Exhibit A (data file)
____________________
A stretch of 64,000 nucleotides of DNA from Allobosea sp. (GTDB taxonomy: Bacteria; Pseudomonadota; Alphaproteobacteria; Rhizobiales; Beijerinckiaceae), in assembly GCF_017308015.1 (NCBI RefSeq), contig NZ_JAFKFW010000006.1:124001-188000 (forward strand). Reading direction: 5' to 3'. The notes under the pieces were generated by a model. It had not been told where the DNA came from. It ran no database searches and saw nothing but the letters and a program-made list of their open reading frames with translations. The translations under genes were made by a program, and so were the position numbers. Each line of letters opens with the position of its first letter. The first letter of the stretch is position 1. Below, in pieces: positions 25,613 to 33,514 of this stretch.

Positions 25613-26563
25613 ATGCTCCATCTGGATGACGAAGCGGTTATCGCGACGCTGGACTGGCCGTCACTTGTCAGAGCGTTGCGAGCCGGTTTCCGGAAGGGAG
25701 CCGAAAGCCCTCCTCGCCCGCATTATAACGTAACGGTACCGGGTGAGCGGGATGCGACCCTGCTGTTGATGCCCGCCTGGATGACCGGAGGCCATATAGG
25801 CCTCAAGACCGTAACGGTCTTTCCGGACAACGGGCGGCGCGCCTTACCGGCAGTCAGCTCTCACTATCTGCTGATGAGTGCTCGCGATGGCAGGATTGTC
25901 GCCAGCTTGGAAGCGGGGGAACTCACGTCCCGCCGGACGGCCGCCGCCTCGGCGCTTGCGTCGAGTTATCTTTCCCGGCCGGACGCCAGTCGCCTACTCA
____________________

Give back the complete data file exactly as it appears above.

A stretch of 64,000 nucleotides of DNA from Allobosea sp. (GTDB taxonomy: Bacteria; Pseudomonadota; Alphaproteobacteria; Rhizobiales; Beijerinckiaceae), in assembly GCF_017308015.1 (NCBI RefSeq), contig NZ_JAFKFW010000006.1:124001-188000 (forward strand). Reading direction: 5' to 3'. The notes under the pieces were generated by a model. It had not been told where the DNA came from. It ran no database searches and saw nothing but the letters and a program-made list of their open reading frames with translations. The translations under genes were made by a program, and so were the position numbers. Each line of letters opens with the position of its first letter. The first letter of the stretch is position 1. Below, in pieces: positions 25,613 to 33,514 of this stretch.

Positions 25613-26563
25613 ATGCTCCATCTGGATGACGAAGCGGTTATCGCGACGCTGGACTGGCCGTCACTTGTCAGAGCGTTGCGAGCCGGTTTCCGGAAGGGAG
25701 CCGAAAGCCCTCCTCGCCCGCATTATAACGTAACGGTACCGGGTGAGCGGGATGCGACCCTGCTGTTGATGCCCGCCTGGATGACCGGAGGCCATATAGG
25801 CCTCAAGACCGTAACGGTCTTTCCGGACAACGGGCGGCGCGCCTTACCGGCAGTCAGCTCTCACTATCTGCTGATGAGTGCTCGCGATGGCAGGATTGTC
25901 GCCAGCTTGGAAGCGGGGGAACTCACGTCCCGCCGGACGGCCGCCGCCTCGGCGCTTGCGTCGAGTTATCTTTCCCGGCCGGACGCCAGTCGCCTACTCA